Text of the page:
I want to write about something called "문장의 5형식." This translates as "[the] 5 forms of sentences" and is a core component of what Koreans learn when they study English grammar. This disturbs me to no end, because, of course, despite my training in linguistics, this concept has no meaning for me. It's specific to English-as-a-foreign-language as taught in South Korea, as far as I can tell. But most English grammar books include it, and it has become apparent that I need to know about it, if only to be able to best help my students to make sense of what they're being taught.
I remember, vaguely, running across this same issue last year some time. I decided that since I have had the same issue twice, I should "document" it on my blog, because my brain is too porous to retain the specifics and searching for the relevant terms online revealed nothing that was sufficiently bilingual to prove remotely useful by way of explanation or summary. By putting it in my blog, here, I will be able to find this information in the future quickly by googling. This is the essence of the sense in in which this blog has, more and more, become a sort of aide-memoire for me.
Here is the page from the student textbook that mentions the grammar point of the five forms.
Like most Korean EFL grammar textbooks, the text book is mostly in Korean. This is annoying, as it makes it challenging for me to provide any kind of support to the the Korean-speaking teachers in teaching material from the book. (The book title, for completeness's sake, is 중학영문법3800제 [at right]).
Anyway, what are these five forms? I speculate that they're linked to, or derived from, something in classical Korean grammar (which in turn is linked to classical Chinese grammar in the same sort of geneological relationship as modern English grammar has with classical Latin grammar).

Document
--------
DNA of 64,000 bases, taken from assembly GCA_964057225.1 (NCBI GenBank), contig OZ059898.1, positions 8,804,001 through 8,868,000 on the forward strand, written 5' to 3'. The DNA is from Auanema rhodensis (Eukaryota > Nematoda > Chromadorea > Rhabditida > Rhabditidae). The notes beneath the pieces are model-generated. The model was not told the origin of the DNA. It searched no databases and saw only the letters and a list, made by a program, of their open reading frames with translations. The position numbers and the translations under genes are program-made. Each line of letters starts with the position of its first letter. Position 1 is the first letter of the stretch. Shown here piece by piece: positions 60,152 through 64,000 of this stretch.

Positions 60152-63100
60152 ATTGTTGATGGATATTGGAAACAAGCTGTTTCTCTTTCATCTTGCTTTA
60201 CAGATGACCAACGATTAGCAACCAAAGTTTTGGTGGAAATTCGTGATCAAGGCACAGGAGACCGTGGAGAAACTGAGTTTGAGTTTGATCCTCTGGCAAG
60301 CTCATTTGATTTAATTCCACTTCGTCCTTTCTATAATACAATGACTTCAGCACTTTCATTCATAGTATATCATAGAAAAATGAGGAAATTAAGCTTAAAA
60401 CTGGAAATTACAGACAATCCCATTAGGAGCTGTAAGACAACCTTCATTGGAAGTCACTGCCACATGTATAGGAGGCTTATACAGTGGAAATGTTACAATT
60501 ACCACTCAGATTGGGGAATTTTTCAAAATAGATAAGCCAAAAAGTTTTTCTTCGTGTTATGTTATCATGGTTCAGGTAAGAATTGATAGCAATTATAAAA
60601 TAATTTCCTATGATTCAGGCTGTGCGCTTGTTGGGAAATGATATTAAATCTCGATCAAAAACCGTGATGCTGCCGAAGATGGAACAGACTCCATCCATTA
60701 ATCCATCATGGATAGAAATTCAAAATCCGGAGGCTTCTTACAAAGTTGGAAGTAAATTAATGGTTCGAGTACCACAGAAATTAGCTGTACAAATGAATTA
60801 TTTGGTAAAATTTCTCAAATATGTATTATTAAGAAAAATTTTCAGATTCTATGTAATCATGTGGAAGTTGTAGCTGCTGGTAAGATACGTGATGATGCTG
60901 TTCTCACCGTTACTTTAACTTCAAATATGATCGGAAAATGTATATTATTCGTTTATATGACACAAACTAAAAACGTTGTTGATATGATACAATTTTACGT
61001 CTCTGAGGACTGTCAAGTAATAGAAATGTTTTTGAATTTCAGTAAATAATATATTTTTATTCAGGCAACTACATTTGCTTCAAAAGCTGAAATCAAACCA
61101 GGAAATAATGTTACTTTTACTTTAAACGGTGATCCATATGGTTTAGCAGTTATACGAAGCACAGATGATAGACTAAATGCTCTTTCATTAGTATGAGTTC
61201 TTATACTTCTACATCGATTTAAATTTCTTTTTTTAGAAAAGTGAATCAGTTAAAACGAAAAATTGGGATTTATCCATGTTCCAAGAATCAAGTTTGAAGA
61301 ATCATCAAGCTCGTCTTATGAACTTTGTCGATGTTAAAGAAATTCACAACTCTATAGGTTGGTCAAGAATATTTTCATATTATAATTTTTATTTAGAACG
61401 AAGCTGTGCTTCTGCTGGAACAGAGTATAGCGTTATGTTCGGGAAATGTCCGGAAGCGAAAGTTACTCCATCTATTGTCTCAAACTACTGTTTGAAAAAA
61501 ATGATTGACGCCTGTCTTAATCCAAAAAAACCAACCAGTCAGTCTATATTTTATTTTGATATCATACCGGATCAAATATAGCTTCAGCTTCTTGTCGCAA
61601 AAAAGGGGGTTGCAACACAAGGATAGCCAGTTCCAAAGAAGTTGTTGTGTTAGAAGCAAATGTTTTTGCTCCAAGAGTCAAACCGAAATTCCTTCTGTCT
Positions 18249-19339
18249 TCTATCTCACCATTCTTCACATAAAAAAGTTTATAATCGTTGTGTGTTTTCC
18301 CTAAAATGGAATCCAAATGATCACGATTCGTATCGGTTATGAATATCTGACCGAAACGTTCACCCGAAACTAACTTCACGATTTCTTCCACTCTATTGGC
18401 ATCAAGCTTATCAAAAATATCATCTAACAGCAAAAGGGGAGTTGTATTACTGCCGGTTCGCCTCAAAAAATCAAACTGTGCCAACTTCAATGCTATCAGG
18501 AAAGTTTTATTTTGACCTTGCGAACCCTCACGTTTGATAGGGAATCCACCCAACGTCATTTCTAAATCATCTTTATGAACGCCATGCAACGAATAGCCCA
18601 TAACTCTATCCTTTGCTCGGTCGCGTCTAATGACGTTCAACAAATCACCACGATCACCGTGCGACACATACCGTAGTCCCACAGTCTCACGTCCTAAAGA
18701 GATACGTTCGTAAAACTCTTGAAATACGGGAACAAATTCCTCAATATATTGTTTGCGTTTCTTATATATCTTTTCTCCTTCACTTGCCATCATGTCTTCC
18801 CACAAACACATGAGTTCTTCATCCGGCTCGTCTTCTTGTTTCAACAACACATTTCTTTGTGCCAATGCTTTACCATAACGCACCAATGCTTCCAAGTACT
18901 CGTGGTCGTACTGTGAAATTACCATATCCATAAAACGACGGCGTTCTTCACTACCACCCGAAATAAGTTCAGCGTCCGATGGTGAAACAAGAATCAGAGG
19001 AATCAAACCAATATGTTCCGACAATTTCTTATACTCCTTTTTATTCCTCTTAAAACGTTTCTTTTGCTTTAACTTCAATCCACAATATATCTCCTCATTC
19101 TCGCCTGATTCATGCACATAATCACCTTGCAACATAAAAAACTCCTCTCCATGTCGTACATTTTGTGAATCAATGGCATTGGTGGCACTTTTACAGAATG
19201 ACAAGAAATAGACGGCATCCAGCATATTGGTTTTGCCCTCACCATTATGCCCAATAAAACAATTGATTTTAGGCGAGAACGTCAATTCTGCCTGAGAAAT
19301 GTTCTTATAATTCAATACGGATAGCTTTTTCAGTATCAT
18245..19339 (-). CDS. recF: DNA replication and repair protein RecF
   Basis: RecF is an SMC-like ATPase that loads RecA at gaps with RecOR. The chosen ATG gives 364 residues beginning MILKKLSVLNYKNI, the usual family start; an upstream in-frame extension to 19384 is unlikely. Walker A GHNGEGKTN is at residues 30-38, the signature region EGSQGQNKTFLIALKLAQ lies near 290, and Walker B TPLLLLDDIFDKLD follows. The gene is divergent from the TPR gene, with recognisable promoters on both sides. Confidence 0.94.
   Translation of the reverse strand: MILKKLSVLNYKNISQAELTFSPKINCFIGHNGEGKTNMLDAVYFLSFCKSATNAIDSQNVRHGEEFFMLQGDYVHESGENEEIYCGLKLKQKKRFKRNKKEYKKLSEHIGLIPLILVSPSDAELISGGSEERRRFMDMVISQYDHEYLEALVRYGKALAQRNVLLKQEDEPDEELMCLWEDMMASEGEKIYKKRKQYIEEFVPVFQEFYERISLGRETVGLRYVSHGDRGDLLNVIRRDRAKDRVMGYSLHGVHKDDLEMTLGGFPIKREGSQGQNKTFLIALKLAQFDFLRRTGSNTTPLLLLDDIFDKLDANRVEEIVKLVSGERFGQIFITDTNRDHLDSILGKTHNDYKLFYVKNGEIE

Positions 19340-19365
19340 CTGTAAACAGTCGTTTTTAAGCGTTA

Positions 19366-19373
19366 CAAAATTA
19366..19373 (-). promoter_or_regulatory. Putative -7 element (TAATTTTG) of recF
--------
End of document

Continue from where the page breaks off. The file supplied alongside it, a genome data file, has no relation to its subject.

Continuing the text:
The first form (1형식) is an intransitive sentence, with a non-pronoun subject and verb. This form also allows prepositional-phrase complements (and adverbials?). The book examples are
The sun shines.
I went to school.
The second form (2형식) is a verb with subject complement (a subject complement construct? 주격보어 is "subject complement"). The book example is
He looks happy.
The third form (3형식) is a transitive sentence with subject-verb-object (SVO). The book example is
Amy likes her teacher.
The fourth form (4형식) is a ditransitive sentence with a subject-verb-IO-DO (간접목적어 is "indirect object" and 직적목적어 is "direct object"). The book example is
She gave me a book.
Does this mean it only allows prepositional indirect objects? Typically ditransitives with phrasal indirect objects occur with the two objects reversed, e.g.
?*She gave a book to Mortimer.
The fifth form (5형식) is what I would call an "object complement construct" – I don't really know (or recall) if there is some other term for this type of sentence in English (복적격 보어 is "object complement"). The example in the book is
We call her 'Angel.'
I find it very ironic, that the single thing that is impelling me most toward improving my Korean, these days, is my desire to understand English Grammar (*as taught in Korea – that's the caveat).
[daily log: walking, 5 km]